Editorial Reviews

Kirk McElhearn
I have to confess: I believe in aliens. Extraterrestrials. People from other planets.

Don't get me wrong, I'm not into UFOs, little green men, Roswell and all that. It just that, growing up in a time when man was going to the moon and examining the stars, being weaned on science fiction, it's impossible to not think that there must be other forms of life out there, somewhere.

I'm not alone. When, on May 17, 1999, scientists from the University of California at Berkeley released their Seti@home program, tens of thousands of people instantly downloaded it and started running it. But it didn't stop there -- as of April 2001, some 2.7 million people are running this program, many times more than the developers ever thought or even hoped.

Seti@home is a simple program that runs as a screensaver on many different platforms, and is used to analyze radio telescope data acquired by the SETI program. SETI, short for the "Search for Extraterrestrial Intelligence," is a radio astronomy program that records data received through the Arecibo Radio Observatory to look for extraterrestrial radio signals. As Brian McConnell says in Beyond Contact: A Guide to SETI and Communicating with Alien Worlds, it is "the greatest quest for new lands since Christopher Columbus sailed west across the Atlantic."

The SETI@home project was a unique breakthrough in computing. It harnessed the idle time on millions of computers around the world, creating the first large-scale distributed computing project. The lessons learned from this have helped spawn other distributed computing projects, such as for AIDS research and genome analysis.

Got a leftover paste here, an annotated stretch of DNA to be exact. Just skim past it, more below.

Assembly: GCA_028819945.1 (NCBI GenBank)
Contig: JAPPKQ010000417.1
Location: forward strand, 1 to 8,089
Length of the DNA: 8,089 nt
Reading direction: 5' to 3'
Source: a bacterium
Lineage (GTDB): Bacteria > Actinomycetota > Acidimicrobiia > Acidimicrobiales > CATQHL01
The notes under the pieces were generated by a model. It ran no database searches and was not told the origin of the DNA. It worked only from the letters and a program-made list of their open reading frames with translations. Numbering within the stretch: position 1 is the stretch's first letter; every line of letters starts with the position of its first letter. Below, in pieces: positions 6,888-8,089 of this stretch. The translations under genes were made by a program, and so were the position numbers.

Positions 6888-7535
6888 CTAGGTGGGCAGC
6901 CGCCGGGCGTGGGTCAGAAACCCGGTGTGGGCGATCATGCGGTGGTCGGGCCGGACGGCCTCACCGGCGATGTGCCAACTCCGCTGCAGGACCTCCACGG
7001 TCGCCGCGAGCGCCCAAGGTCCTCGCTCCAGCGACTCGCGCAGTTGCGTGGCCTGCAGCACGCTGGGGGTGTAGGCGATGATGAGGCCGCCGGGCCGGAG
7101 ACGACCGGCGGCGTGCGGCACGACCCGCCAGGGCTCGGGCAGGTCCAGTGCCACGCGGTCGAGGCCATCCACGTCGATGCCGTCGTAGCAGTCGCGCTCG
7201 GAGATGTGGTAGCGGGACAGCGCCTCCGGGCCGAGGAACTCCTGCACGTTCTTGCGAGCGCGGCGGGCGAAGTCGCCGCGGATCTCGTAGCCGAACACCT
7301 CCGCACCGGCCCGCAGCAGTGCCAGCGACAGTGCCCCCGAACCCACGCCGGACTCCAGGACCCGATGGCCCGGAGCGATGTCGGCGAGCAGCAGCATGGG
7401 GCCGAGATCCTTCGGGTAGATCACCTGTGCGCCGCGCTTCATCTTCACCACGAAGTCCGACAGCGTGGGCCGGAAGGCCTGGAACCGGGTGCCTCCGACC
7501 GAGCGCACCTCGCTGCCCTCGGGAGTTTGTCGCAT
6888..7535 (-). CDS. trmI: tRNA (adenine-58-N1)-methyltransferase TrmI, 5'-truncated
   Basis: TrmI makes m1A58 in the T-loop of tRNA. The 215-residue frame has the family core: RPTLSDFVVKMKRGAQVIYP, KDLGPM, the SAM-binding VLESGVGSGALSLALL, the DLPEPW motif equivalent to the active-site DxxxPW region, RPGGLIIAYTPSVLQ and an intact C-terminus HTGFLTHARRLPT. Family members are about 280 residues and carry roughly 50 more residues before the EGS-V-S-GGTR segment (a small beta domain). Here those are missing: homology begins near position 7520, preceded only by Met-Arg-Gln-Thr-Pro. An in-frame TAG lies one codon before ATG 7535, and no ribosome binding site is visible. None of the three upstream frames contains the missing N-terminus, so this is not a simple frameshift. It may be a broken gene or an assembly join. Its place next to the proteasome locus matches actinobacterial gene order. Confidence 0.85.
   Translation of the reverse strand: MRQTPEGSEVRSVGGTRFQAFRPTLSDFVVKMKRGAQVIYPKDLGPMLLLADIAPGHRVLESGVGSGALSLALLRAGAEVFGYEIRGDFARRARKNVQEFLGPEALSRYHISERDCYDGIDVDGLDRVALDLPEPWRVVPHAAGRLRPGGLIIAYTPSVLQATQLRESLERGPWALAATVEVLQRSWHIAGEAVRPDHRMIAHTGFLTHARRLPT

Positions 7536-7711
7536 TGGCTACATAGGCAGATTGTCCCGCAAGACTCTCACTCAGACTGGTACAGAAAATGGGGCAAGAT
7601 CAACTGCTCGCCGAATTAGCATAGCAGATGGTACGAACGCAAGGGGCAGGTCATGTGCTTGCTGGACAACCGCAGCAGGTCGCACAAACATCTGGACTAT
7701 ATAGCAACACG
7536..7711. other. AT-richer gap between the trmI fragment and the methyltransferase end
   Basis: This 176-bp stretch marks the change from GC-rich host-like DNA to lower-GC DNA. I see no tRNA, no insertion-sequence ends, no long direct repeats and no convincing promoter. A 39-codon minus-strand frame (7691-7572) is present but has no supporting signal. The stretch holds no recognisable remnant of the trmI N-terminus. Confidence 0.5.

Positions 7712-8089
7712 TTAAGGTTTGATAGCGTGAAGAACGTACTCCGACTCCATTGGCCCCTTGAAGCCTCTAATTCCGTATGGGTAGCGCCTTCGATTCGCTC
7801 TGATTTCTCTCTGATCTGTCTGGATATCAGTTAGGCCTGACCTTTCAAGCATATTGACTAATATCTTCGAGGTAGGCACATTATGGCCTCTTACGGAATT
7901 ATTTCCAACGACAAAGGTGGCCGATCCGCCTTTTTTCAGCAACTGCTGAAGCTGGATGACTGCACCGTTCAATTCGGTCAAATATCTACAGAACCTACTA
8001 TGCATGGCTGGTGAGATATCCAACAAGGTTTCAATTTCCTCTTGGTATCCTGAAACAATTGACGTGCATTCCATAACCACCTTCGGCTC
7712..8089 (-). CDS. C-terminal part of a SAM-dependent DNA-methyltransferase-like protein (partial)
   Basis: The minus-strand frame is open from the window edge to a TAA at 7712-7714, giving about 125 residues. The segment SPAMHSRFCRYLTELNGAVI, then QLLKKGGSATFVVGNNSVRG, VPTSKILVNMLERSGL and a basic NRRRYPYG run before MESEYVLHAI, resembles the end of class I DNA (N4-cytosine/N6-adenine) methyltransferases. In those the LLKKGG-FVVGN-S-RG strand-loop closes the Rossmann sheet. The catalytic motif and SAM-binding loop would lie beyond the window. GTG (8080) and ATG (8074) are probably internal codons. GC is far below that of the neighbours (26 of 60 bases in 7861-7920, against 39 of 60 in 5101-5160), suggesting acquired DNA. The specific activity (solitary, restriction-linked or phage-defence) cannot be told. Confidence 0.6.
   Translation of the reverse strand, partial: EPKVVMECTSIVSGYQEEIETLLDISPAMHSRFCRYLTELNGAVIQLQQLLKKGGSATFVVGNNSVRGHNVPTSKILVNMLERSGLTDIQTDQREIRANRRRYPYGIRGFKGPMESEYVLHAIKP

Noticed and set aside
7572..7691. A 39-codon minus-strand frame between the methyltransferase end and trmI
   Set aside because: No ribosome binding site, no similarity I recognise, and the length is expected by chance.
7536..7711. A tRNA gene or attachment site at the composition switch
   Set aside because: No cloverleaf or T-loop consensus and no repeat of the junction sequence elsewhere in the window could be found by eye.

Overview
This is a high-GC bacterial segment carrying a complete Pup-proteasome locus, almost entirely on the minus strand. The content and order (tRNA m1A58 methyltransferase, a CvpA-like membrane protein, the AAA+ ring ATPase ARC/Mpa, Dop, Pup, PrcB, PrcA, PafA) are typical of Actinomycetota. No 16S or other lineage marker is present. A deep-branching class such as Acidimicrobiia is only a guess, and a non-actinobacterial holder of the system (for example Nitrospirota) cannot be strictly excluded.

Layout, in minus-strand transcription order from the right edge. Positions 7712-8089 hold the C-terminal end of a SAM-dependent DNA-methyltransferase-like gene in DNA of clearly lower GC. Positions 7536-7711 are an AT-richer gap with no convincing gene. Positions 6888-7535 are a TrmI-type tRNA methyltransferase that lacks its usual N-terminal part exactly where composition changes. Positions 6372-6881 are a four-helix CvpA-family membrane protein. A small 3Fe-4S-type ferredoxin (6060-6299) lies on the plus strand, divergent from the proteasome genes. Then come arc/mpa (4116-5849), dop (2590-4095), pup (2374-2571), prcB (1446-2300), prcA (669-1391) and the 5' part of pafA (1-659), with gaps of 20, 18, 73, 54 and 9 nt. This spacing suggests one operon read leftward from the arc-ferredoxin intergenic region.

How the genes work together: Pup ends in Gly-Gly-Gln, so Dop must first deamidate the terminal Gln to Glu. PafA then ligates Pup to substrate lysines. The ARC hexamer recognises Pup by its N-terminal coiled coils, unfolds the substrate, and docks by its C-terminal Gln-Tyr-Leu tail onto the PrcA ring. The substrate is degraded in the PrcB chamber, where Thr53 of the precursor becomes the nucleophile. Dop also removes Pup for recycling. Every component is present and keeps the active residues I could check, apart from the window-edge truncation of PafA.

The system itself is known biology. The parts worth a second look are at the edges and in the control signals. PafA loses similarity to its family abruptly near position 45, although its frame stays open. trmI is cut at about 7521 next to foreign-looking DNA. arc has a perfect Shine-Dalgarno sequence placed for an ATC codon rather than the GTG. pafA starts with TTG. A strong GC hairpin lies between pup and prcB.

While SETI can be seen as just a pie in the sky project with little hope of success, recent discoveries have helped reaffirm its potential. Scientists have recently discovered several large planets in other solar systems, and are hoping, with new instruments called interferometers, to discover far more.

For a long time, with no evidence of other planetary systems in the universe, the idea of looking for extraterrestrial intelligence was seen as a bit of a joke. But scientists are increasingly confident that many more planets will be found, and that Earth is not as unique as once thought.

Beyond Contact, designed to educate us "about the basic technology required to complete the ultimate long distance call," is the perfect complement for the many people who are curious about this project and want to learn more about how it works, the type of data recorded, the ways data is received and other ways of possibly contacting aliens. It examines how we might communicate with other races if we do, one day, discover that the random radio blips picked up by radio telescopes do indeed have a purpose.

Dealing with the electronic, computing and conceptual issues behind this search, this book presents everything one could want to know about the SETI project and its ramifications. It will interest all those who want to know more about the screensaver they run on their computers, and succeeds in covering this complex topic in a very simple way. This is an excellent read, which combines a wealth of technical information with the fascination of a quest that could, one day, turn out to yield the greatest discovery of all time.